A new book by New York Times reporter Jodi Kantor, to be published on Tuesday, reveals that tensions developed between the First Lady Michelle Obama and former White House Chief of Staff Rahm Emanuel, and former press secretary Robert Gibbs.
The new book The Obamas, is based on interviews with 33 present and former aides of the Obamas. The Washington Post reports that both President Obama and Michelle Obama declined interviews for the book.
Fox News comments that the book reveals that while Michelle Obama's image in public is that of a friendly and popular First Lady promoting children oriented programs, tending organic vegetable gardens and visiting families of servicemen, she went through a struggle to fulfillment in her role as the First Lady and repeatedly clashed with the president's top aides.
According to the new book, one of the most significant episodes in the series of clashes between Mrs. Obama and top White House aides was in relation to President Obama's health care reform. Chief of Staff Rahm Emanuel, had proposed scaling down the health care reform plan in seeking a compromise after the Democrats lost their senate "super-majority." Mrs. Obama strongly criticized the suggestion, and according to the president speaking to his aides, "She feels as if our rudder isn't set right."
The president was finally won over by his wife. He rejected Emanuel's proposal to further scale down the already watered-down health reform package. In Kantor's words, the president "rejected his chief of staff's vision of the presidency...and instead pursued one more in line with the one he shared with the First Lady."
When it seemed that the health care reform would collapse, Mrs. Obama did not hide her feelings that she was displeased with the way the White House officials were handling things. There were media reports at the time that Emanuel was not fully committed to Obama's proposed health care overhaul. He offered to resign, but President Obama at first refused to accept his offer, but he later resigned and won the mayoral election in Chicago.
Mrs. Obama had tried unsuccessfully to convince her husband not to employ Emanuel, who is described as "a famously foul-mouthed Democratic operative with a reputation for political horse-trading and tirades littered with the 'f word.'" The first sign of tension between Mrs. Obama and Emanuel was when Emanuel refused to grant her request to join his morning staff meetings where the day's agenda was set.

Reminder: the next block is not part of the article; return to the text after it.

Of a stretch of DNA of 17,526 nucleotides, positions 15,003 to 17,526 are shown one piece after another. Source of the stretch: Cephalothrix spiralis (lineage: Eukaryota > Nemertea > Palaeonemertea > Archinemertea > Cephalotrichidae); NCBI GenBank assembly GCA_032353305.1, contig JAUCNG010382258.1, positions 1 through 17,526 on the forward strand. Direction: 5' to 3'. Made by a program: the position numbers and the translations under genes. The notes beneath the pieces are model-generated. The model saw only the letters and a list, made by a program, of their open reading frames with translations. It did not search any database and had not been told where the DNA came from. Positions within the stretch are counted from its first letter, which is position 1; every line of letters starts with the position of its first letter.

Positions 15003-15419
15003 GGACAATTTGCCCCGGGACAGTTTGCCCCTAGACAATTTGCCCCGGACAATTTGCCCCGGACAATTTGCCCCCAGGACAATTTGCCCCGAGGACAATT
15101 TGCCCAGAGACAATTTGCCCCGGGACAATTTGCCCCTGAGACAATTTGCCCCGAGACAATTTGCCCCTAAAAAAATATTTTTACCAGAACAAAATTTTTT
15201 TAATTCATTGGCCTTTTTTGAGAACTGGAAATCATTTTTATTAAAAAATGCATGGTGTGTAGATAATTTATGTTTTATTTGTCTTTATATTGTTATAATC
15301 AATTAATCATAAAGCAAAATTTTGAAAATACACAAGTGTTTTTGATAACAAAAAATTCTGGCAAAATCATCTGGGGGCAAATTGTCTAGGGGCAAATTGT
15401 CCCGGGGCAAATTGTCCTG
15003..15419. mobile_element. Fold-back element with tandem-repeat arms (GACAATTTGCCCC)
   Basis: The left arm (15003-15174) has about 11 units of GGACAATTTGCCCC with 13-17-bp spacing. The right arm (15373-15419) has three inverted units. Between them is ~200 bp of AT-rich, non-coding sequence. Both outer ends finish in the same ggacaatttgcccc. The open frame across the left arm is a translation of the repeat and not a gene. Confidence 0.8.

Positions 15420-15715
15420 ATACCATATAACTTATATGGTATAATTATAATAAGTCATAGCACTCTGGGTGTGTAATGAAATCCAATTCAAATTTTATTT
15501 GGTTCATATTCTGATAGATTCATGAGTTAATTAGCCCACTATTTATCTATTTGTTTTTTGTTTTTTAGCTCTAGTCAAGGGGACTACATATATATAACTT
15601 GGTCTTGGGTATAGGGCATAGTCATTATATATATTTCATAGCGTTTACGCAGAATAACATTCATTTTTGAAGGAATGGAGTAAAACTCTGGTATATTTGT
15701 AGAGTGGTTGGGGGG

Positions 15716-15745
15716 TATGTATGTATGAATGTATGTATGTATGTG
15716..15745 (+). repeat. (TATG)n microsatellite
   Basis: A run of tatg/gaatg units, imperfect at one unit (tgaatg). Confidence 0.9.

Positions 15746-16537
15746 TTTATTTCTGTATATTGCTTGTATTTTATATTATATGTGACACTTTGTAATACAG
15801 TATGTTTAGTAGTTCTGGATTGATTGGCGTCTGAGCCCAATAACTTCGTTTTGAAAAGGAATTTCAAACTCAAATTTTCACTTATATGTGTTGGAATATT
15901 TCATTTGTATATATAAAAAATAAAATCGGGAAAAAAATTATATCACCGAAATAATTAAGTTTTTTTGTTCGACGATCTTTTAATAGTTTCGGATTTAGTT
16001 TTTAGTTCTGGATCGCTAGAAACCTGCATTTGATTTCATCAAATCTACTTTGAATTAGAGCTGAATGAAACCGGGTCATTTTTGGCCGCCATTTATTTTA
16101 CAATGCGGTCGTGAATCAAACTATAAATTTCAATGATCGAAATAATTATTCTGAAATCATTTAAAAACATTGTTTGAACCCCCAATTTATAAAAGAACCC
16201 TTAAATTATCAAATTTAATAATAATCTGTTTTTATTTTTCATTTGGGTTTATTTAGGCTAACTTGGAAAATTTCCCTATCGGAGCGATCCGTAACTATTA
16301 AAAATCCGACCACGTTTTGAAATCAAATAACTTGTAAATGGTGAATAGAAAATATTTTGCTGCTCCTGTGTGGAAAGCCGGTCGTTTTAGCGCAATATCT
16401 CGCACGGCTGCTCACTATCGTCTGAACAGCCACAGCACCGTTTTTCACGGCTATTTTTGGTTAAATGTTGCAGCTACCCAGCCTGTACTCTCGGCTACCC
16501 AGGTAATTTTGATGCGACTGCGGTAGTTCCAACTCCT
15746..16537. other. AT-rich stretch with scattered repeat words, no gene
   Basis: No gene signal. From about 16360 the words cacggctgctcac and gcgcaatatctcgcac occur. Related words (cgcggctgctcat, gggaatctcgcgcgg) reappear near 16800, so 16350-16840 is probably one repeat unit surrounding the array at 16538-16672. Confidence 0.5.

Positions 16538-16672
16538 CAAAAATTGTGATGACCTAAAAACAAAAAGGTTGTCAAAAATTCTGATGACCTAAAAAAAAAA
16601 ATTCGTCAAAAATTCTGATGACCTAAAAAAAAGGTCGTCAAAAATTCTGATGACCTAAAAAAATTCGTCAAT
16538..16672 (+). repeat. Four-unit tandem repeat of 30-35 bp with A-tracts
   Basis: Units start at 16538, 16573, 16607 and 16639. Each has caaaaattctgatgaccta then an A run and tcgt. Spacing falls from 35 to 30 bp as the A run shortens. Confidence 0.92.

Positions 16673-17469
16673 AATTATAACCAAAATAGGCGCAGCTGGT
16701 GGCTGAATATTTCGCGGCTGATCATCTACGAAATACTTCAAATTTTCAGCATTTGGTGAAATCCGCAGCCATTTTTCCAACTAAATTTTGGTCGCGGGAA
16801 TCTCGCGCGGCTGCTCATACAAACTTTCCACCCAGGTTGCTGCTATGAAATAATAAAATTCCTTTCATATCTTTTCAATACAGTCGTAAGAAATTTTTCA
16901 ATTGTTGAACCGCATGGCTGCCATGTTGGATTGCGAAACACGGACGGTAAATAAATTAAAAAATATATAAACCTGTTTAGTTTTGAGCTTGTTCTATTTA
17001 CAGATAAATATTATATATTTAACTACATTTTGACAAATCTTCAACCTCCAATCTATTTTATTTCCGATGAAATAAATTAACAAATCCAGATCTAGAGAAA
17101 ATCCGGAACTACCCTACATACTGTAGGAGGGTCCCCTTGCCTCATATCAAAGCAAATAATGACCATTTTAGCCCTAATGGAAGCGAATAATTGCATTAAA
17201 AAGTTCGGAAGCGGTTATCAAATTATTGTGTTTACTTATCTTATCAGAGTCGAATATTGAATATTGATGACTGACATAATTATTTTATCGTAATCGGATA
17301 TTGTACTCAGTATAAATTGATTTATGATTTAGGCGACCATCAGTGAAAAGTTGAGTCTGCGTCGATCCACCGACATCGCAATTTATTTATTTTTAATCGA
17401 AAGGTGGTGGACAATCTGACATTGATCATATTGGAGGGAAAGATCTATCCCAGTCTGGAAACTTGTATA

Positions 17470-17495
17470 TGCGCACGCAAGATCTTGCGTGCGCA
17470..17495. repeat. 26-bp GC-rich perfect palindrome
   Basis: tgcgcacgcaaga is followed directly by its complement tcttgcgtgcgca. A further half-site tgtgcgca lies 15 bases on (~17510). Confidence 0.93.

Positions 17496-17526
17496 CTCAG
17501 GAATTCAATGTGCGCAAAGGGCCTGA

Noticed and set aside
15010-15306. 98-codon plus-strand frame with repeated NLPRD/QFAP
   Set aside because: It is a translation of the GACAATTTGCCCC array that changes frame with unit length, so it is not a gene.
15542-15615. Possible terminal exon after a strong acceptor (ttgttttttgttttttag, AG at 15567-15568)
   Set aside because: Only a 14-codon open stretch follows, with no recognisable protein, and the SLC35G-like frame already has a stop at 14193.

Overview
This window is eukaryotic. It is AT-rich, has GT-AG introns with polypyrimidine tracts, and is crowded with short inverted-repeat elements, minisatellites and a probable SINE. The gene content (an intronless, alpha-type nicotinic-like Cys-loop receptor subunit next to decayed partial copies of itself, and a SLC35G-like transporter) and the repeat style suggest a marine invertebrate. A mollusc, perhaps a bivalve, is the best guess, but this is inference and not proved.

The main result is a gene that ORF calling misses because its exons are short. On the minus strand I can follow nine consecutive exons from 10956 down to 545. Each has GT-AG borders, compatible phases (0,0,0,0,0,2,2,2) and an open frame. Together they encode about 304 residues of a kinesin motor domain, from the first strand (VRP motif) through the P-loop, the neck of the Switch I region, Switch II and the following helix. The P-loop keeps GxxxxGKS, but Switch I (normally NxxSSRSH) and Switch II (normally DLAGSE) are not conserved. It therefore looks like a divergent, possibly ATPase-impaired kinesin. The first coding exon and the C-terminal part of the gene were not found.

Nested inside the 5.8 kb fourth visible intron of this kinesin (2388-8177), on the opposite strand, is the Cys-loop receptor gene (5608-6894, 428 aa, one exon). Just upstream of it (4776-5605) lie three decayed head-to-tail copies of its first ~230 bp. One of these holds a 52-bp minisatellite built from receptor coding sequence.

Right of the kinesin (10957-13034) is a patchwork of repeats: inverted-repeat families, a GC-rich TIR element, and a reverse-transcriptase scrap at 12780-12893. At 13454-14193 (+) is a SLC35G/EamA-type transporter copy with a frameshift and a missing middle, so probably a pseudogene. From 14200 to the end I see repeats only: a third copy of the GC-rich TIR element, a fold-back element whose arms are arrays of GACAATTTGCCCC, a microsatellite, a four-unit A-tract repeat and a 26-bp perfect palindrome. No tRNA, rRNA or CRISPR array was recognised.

Another significant episode was when Mrs. Obama was reported to have told the French First Lady Carla Bruni-Sarkozy, that life in the White House was "hell." Mrs. Obama's remark almost caused a public relations crisis. Gibbs, who was the press secretary and presidential adviser, was upset and vehemently expressed his feelings to presidential adviser Valerie Jarrett, after she told him that Mrs. Obama had expressed concerns about White House handling of the incident. According to kantor, Gibbs lost his temper and "cursed the first lady." Gibbs later tried to deflect the blame saying that Jarrett had provoked him and that his anger had been misplaced.
The job of correcting the First Lady on protocol often fell on Gibbs because the president "feeling guilty about the sacrifices his wife was making, was unwilling to tell her what she could not do... so Gibbs took on the task." Gibbs took on the difficult job of "internal enforcer of the rules of the political world, issuing a steady stream of warnings" to the First Lady on what she was not allowed to do, such as "she could not tack a private holiday on to a state visit," and "lavish sums on White House redecoration, or spend heavily on designer outfits.
The Telegraph describes the White House reaction to the book as cold. According to White House spokesman Eric Schultz, "This is the author's take, reflecting her own opinions, on a remarkably strong relationship between the President and First Lady - both of whom share an unwavering commitment to each other, and to improving the lives of Americans,"
Schultz said, "The book, an over-dramatization of old news, is about a relationship between two people whom the author has not spoken to in years. The author last interviewed the Obamas in 2009 for a magazine piece. These second-hand accounts are staples of every administration in modern political history and often exaggerated."
According to White House: "The emotions, thoughts and private moments described in the book, though often seemingly ascribed to the president and first lady, reflect little more than the author's own thoughts.
Kantor's book is rich in anecdotal reconstruction of events and portrays the Obamas as uncomfortable with the constraints of life in the White House. The book reports that Mrs Obama was ambivalent about moving to the White House and initially contemplated remaining in Chicago with her daughters. According to the New York Times,
"Initially, she (Mrs. Obama) had considered postponing her move to the White House for months; after arriving, she bristled at its confinements and obligations...New to the ways of Washington but impassioned about what her husband had been elected to do, she saw herself as a guardian of values...Mrs. Obama’s difficulties illuminate some of the president’s central challenges in the White House, including how the Obamas’ freshness to political life, a selling point in 2008, became a liability in office. Her worries about his staff point to a chief executive with little management experience who clung to an inner circle less united than it appeared....Like many of the president’s supporters, Mrs. Obama was anxious about the gap between her vision of her husband’s presidency and the reality of what he could deliver."